Requirements for the Western Division
There is a need to describe a vision for the Western Division in
terms of a cadastral system that will set a clear future direction,
without compromising the interests of future generations or the
environmental values of the Western Lands of NSW.
The Western Lands Review, 2000 has proposed a broad vision
for the future management of the Western Division as follows:
“ Management of the Western Division that
meets the current and future economic, social
and cultural needs of its people and conserves
its natural resources”
(Western Lands Review Report, 2000)
This statement was developed within the context of National
and NSW agreements. The principal agreements being the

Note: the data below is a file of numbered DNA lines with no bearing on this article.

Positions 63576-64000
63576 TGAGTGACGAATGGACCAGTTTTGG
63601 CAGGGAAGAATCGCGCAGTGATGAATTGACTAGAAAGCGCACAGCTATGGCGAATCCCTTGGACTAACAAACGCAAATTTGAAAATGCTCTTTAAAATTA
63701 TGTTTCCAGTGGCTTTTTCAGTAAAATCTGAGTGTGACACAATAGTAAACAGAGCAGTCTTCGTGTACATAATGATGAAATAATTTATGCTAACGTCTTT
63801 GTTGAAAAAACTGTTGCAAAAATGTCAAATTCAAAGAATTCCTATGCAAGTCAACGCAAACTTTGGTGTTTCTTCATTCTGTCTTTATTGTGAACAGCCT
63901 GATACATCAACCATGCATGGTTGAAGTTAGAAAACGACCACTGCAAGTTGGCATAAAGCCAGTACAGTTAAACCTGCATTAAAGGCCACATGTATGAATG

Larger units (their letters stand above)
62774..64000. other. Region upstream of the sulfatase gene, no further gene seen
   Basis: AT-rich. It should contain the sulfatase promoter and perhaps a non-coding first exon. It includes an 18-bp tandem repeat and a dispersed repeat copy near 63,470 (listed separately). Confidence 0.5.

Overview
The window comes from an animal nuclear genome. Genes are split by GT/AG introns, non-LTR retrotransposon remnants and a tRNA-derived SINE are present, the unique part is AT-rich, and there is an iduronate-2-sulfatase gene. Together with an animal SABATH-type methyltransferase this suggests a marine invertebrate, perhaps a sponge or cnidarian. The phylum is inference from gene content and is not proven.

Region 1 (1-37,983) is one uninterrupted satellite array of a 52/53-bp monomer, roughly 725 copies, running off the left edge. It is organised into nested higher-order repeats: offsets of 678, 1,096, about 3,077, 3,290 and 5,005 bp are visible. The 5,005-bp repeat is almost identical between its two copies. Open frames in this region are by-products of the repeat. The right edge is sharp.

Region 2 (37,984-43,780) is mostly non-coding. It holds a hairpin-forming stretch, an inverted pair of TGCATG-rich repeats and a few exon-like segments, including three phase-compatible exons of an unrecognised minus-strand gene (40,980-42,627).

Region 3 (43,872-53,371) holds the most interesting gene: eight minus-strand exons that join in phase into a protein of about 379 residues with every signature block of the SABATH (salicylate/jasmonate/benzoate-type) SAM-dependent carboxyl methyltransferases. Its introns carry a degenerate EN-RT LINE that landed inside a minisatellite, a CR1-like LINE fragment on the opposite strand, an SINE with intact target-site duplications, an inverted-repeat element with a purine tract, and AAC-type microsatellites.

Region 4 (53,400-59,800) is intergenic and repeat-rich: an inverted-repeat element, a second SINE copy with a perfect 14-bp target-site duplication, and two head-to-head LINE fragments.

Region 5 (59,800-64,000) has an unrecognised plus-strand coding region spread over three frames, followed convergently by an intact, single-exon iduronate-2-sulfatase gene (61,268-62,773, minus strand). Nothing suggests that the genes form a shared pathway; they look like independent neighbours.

National Strategy for Ecologically Sustainable Development,
mentioned previously in chapter 1.2.4 and the National
Principles and Guidelines for Rangeland Management,
developed by the Australian and New Zealand Environment
and Conservation Council (ANZECC).
The National Principles and Guidelines for Rangeland
Management are based on a 25-year vision for the rangelands:
“The Australian community is committed to
achieving ecologically sustainable rangeland
management, supporting diverse social, cultural
and economic activities.”
Three goals were identified to attain the above vision:
1. Conservation and management of the natural environment
2. Sustainable economic activity.
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Chapter 5:A Vision for Managing Low Value Rangelands in Western NSW
3. Recognition and support for social, aesthetic, cultural and